Date: 03/09/2008 Category: Social Regeneration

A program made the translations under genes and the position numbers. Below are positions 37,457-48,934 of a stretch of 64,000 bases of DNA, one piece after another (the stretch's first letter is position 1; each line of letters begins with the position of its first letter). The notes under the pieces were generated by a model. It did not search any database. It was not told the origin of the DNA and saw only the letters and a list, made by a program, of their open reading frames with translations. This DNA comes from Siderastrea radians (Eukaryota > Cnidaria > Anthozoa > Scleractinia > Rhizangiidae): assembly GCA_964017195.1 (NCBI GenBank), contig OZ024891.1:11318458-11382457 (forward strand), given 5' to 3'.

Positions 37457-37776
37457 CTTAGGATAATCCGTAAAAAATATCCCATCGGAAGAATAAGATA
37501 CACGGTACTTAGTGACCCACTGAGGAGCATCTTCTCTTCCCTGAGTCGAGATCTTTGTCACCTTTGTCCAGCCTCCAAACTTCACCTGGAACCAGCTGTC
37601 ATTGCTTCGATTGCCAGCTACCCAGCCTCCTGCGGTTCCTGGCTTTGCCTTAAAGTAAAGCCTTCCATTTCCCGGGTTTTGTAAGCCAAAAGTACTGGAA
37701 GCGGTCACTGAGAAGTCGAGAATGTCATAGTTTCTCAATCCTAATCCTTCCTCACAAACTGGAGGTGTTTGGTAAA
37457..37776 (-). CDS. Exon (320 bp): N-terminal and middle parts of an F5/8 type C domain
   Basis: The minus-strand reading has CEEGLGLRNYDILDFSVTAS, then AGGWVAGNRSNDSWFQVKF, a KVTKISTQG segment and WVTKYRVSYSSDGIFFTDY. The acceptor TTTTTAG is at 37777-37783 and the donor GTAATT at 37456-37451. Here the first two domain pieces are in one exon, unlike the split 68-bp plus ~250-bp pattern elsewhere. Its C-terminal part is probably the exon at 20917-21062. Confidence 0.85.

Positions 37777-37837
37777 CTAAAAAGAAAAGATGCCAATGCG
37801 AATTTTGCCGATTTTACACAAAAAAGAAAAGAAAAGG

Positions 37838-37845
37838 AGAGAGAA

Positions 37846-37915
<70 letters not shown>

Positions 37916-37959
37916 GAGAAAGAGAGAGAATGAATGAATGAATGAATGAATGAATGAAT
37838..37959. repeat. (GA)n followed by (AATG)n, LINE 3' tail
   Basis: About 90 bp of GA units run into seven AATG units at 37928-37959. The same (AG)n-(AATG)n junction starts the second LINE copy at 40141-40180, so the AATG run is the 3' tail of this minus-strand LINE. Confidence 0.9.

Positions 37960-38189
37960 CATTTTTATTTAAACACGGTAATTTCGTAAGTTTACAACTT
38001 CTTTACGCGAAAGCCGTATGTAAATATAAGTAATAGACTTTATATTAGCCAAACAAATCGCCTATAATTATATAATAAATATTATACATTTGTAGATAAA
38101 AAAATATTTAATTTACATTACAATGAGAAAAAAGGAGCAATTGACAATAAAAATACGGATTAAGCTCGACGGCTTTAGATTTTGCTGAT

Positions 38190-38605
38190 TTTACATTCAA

A government minister learned how a hugely successful flagship scheme has helped more than 500 people in Medway overcome barriers to work during a visit to Chatham yesterday (2 September). Stephen Timms, Minister for Employment and Welfare Reform, met the staff at the helm of Medway Council’s highly successful Project Reignite. He also met Medway Council’s Leader Cllr Rodney Chambers, Chief Executive Neil Davies and Portfolio Holder for Strategic Development and Economic Growth Cllr Jane Chitty. Project Reignite supports residents who are either unemployed or on low wages and living in five disadvantaged neighbourhoods to become more attractive to future employers. Dedicated neighbourhood outreach workers work closely with residents living in All Saints; Brook Lines; Melville and Brompton; Strood and Twydall. Since November 2006, Project Reignite and its sister project Score have empowered more than 3,000 residents, by equipping them with skills and qualifications or helping them overcome personal barriers, including health and housing issues, drug and alcohol dependency or a lack of self-esteem. The project also provides practical help like writing a CV, advice on personal appearance and how to seek employment. People have gone on to find jobs in industries as diverse as construction, security, retail and transport. Mr Timms met some of the people who have been supported by the scheme and given the support to get back to work when he visited the All Saints Community Centre in Magpie Hall Road, Chatham. Inspirational tales were shared about the personal barriers that had been overcome by service users. Patrick O’ Connor, who lives in Chatham, told Mr Timms about the support he received from outreach manager Kaz Macklin to improve his self confidence. He said: “My agoraphobia has held me back, but Kaz has really helped repair my confidence and supported me while I studied for a security industry qualification, which I recently completed. “Project Reignite has helped me believe I am capable of achieving things in life and given me the confidence to get back to work and stand on my own feet. I can’t thank the team enough for their support and belief in me, which no-one has ever made me feel.” Stephen Timms, Minister for Employment and Welfare Reform said: "I have seen for myself the excellent work Reignite does to enable people to break through often difficult barriers and become ready for work. Reignite is already working with Jobcentre Plus and others to help people out of welfare and into work and I applaud their efforts." Medway Council’s Portfolio Holder for Strategic Development and Economic Growth Cllr Jane Chitty said: “Project Reignite has a growing reputation for its forward thinking and provision of services to local people from disadvantaged backgrounds. “I hope this visit will highlight the exceptional and hard work being achieved by everyone involved in this fantastic project. “We are very keen that innovative projects like this continue to add worthwhile value to mainstream employment support services. We are delighted the government is advocating support for locally driven approaches to getting the hardest to reach people into employment and off benefits and the recognition of the work of this authority to achieve these aims. What you cannot put a value on is the life changing impact that this has had on so many local people.” The project is funded by Medway Council, the South East England Development Agency (SEEDA) and is resourced by the European Union and Church in Society. The project is a close partnership between the council, Job Centre Plus and four community organisations, which employ all but one of the outreach workers: All Saints Community Project, Church in Society, Strood Community Project and Melville and Brompton Community Association. Since Project Reignite began in November 2006, it has to date helped 538 overcome barriers to work. It has also enabled 102 of these people to secure jobs, with a further 21 enrolled on higher education courses. The Project is conservatively estimating that it will make a saving to the government’s benefits system to the tune of £539,000. In addition, more than £750,000 of income has been generated for people in the target neighbourhoods as a result of their employment.